I’m a planner. I like to know where I’m going and how I’m going to get there.
Christmas is no exception. This year my family started planning for the festive season on 16 September. I know this because we have meetings and I take minutes. And it’s really fun. Honestly.
Maybe you’re the total opposite. Maybe you refuse to acknowledge the Christmas decorations and music that sneak into shops from early November. Maybe with just a few days to go you don’t even have a list of possible presents, let alone anything wrapped and ready to go under the tree.
We’ll go to church, sing a few carols and realise that verses two and three of 'O Holy Night' are the absolute best and why don’t we sing this more often?
Either way, if you’re getting ahead or if you’re trying to pretend it’s not happening until the very last moment, we’ve probably got some similar expectations of what Christmas week will bring. We will think about our families, about the people that we can’t wait to see, or maybe the people we really could wait forever to see. We will think about food and drink, about the fact that we’re probably going to consume more in the next few weeks than our body is really ready for. We’ll think about the soundtrack to Christmas, that really Christmas isn’t Christmas without Mariah Carey, or that Joni Mitchell’s River is actually where we’re at.
We’ll also probably – hopefully – think about Jesus this week. We’ll do our daily advent readings and contemplate this world-changing arrival. We’ll go to church, sing a few carols and realise that verses two and three of O Holy Night are the absolute best and why don’t we sing this more often? We’ll give a little more generously, of our time or our money, to honour the king who gave everything.
Generosity is an incredibly powerful thing – and it can be an incredibly powerful demonstration of Jesus to those around us who don’t know him. But we all know that actually the place where it can be hardest to give most generously is in our own expectations, and to our own family.
Philippians 2 says:
“Do nothing out of selfish ambition or vain conceit. Rather, in humility value others above yourselves, not looking to your own interests but each of you to the interests of the others. In your relationships with one another, have the same mindset as Christ Jesus: who, being in very nature God, did not consider equality with God something to be used to his own advantage; rather, he made himself nothing by taking the very nature of a servant, being made in human likeness. And being found in appearance as a man, he humbled himself by becoming obedient to death – even death on a cross!” (Philippians 2: 3-8)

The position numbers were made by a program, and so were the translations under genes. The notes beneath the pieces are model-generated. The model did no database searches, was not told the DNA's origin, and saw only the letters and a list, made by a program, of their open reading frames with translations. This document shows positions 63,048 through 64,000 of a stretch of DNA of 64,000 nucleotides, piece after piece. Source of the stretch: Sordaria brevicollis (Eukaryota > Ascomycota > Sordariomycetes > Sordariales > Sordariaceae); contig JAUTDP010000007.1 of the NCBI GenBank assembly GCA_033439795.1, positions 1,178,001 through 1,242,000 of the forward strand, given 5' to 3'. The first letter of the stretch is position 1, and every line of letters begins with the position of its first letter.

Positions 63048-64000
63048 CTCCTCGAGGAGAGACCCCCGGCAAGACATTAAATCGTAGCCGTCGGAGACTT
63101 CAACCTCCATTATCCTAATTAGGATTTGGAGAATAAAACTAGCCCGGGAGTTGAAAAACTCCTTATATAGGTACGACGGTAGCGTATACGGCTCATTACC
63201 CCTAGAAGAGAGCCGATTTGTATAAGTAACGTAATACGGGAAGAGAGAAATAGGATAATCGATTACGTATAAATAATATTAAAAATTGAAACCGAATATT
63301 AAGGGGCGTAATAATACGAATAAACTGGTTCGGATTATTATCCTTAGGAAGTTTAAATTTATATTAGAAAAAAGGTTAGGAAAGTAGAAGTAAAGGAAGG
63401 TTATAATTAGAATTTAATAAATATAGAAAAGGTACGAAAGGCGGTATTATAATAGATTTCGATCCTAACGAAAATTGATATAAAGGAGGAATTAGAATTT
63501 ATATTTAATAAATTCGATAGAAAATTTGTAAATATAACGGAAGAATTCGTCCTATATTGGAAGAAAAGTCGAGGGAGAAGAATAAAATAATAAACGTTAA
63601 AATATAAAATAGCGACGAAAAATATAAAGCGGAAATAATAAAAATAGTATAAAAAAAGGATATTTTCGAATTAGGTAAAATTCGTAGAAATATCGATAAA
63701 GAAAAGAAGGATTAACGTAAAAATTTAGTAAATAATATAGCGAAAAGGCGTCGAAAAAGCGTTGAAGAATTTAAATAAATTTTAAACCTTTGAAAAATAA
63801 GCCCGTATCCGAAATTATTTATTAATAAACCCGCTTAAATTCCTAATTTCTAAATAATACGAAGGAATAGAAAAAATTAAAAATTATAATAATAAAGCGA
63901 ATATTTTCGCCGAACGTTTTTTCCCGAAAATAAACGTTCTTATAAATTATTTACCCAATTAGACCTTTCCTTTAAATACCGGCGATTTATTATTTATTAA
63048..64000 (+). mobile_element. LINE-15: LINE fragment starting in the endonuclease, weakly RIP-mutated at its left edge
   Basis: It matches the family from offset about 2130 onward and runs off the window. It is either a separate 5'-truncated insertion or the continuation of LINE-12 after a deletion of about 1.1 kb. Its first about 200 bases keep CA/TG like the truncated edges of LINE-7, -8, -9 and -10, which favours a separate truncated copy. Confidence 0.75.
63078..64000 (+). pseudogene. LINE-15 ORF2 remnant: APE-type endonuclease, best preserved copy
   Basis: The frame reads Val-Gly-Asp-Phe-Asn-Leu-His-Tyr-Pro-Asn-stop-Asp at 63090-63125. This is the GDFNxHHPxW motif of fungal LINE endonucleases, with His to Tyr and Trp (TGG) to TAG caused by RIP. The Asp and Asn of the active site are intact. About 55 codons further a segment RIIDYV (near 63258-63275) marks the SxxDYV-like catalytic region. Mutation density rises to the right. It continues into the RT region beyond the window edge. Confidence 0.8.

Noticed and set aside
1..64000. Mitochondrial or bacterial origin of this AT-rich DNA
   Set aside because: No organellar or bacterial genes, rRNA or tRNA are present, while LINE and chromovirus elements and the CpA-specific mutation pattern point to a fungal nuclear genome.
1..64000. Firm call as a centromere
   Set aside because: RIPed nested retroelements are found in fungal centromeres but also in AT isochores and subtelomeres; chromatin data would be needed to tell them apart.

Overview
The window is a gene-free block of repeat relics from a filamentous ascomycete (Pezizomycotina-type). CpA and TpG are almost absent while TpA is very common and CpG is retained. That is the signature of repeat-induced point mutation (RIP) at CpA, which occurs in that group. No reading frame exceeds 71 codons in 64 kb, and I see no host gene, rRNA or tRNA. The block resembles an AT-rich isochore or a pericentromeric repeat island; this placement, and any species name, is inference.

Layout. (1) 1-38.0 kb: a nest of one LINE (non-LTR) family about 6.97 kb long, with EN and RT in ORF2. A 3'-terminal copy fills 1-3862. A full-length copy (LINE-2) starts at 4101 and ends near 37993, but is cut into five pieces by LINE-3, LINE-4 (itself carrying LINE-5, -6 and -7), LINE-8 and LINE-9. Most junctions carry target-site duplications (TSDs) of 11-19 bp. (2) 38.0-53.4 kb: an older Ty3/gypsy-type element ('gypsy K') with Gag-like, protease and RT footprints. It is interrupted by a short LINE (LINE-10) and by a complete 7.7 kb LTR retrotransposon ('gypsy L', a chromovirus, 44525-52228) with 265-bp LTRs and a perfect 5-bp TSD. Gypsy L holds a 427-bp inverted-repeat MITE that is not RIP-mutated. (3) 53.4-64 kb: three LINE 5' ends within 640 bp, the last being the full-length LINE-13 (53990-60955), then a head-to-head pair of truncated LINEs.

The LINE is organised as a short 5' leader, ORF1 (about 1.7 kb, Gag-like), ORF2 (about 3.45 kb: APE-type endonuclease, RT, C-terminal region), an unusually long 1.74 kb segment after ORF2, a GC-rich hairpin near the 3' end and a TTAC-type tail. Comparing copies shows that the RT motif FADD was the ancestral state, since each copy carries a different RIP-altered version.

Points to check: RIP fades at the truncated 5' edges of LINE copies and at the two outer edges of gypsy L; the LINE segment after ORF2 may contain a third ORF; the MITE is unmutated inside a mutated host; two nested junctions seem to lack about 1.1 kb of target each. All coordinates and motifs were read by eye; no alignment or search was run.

At Christmas, with our families, generously valuing others above ourselves can be one of the hardest things to do. Generosity which says, “At this point, the most important thing is not my plan or my hopes, but the needs of others around me” can be excruciating. Generosity to choose to not have the last word at the annual Christmas lunch verbal fisty cuffs, or to forgive our parents or siblings or children who know exactly which buttons to push to wind us up.
If your family knows you’re a Christian then they’ll know where your counter-cultural attitude comes from...
But think about what happens when you have the same mindset as Jesus. In each decision you show the servant king, not clinging to self but offering self-sacrifice. If your family knows you’re a Christian then they’ll know where your counter-cultural attitude comes from, the attitude that backs up the words you’ve been sharing with them over the years, and the prayers you’ve been praying for them.
You already know where the pressure points will be next week – are you doing your best to hand them over to the new born king?
As you make your way home this weekend, or ready your space for visitors, how will you surrender your expectations to God? Can you find ways to make sure that you’re prepared to be generously self-sacrificial? You already know where the pressure points will be next week – are you doing your best to hand them over to the new born king?
When reality once again fails to match your expectations this Christmas and you have to generously give of yourself, remember that you are imitating the humility of the saviour who emptied himself for us. Because that’s basically the point of Christmas – to show the world that love, and total generosity, has come.